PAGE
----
Additionally, the five-year recession has seen associates dropping their level of assignment to cover paralegal duties in order to put forth enough billable hours. Rocky law firms, rather than see paralegals as cost-efficient and saving attorneys time, view the higher associate rates as more beneficial to the firm despite the fact that paralegals cost less and are frequently more profitable. It can make the top line more impressive resulting in the potential for higher bank loans, revolving credit lines and more. 

What can paralegals do to reverse the trend?  Maybe not much given the trend affects just about every service and manufacturing position.  However, you can leverage your paralegal background and propel yourself into new or  hybrid positions.   Here are just a few: 

  • Become a technology wiz in your specialty.  Software programs come and go and are updated frequently.  Being a wiz also means you are on the prowl every day for the latest trends and new programs.
  • Hot jobs are hot as long as the economy holds up, the specialty doesn’t cool down or schools do not answer the call to churn out trained candidates.  How familiar are you with the future of your specialty? If you were previously an ERISA paralegal, chances are you no longer hold that position.  Mergers & Acquisitions specialists were big losers in the recession.  If you were in M&A, did you prepare for an upcoming recession with a second specialty? Cross training is one way to make yourself more valuable in a firm. You may be the best paralegal the real estate department has but if that entire department is being shutdown, it won’t matter. But if you are also good at litigation, you may find yourself being moved into that department.  If not, you know why you may have been out of work for a long time.
  • What transferable skills do you have?  Take a good, hard look at your background.  Medical background? Construction? Insurance? Teaching? Police? Accounting? How can you combine your skills and leverage that background - even in a different field.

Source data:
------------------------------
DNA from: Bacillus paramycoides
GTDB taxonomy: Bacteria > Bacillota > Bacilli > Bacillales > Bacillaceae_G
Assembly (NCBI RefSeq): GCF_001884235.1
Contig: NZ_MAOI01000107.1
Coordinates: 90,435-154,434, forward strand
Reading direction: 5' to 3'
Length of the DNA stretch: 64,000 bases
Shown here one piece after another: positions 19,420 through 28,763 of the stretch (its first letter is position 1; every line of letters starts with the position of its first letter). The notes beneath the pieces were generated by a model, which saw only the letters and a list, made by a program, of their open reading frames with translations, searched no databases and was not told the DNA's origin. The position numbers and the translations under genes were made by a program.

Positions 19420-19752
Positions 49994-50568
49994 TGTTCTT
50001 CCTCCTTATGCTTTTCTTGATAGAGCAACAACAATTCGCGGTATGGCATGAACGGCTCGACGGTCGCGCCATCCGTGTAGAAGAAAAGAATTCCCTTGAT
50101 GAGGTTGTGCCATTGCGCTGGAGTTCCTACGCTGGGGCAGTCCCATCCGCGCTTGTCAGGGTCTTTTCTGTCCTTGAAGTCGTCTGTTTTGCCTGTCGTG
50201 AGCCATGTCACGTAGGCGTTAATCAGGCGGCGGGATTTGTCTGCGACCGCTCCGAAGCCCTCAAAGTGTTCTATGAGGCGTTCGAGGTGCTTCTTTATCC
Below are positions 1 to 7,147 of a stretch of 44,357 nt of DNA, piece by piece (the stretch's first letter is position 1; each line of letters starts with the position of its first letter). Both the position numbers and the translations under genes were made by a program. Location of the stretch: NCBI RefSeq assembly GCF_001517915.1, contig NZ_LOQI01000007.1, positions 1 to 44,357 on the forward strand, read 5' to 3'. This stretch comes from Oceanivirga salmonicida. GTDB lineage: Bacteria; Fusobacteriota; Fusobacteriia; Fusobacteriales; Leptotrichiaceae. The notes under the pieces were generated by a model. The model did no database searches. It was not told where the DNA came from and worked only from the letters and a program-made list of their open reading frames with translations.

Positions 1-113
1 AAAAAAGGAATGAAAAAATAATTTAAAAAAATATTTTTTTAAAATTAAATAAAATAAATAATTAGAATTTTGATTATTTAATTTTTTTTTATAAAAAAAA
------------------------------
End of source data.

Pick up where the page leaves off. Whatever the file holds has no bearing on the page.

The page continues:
• Use social media to get your reputation well-known. We've said for years: network, network, network.  Use LinkedIn.  Make sure you have tons of connections. You just never know who knows what and where.
  • Expand your skill sets.  Are you a litigation paralegal without comprehensive eDiscovery knowledge?  You're on the target list, believe me.  I have listened to many, many paralegals declare that their firm does not "do" eDiscovery, so therefore there is no urgency to learning about it.  These buggy-whip, short-sighted paralegals are in for a big surprise if their firm starts losing business as a result and they are the first to go.  (BTW, the Organization of Legal Professionals, OLP, offers many online courses in eDiscovery and Litigation Support:  www.theolp.org).
  • Be prepared to move into a different position all together.  For example, the Litigation Support field has a shortage of professionals schooled both in law and in technology.  Who better than a paralegal to move into a Litigation Support position?  The pay is excellent, the opportunities for the future very good.  The field will eventually evolve into something that we probably have not even envisioned, particularly since the legal field was one of the last to get on the band wagon.

Don't be short-sighted. Change is here to stay and in this century, most of us are not prepared for how fast it is happening. My strongest suggestion is to ride the horse in the direction it is going.  You'll be glad you did. 


 


Wanna Buy a Watch? Legal discount deals space gets bigger

     Dollars The discount deals space just got a little more crowded with a niche site that offers deals specifically geared to lawyers. MyLegal.com, LLC, has introduced the world’s first Legal Vendor Deals Program where service providers from over 100 verticals offer deals to lawyers and other legal professionals.

     The Legal Vendor Deals program is the first of its kind to combine discount deals with vendor Ratings & Reviews. Law firms can now turn to a single website for vetting prospective service providers around the globe and getting deals that they can pass along to their clients.

     “Everybody wins,” said Lisa DiMonte, CEO of MyLegal.com. “Vendors can now leverage the power of client satisfaction to win more business, and lawyers get discounts from reputable service providers. We believe our new offering will revolutionize the way law firms make buying decisions, and we’re thrilled to be the first to bring this innovative business approach to the legal community.”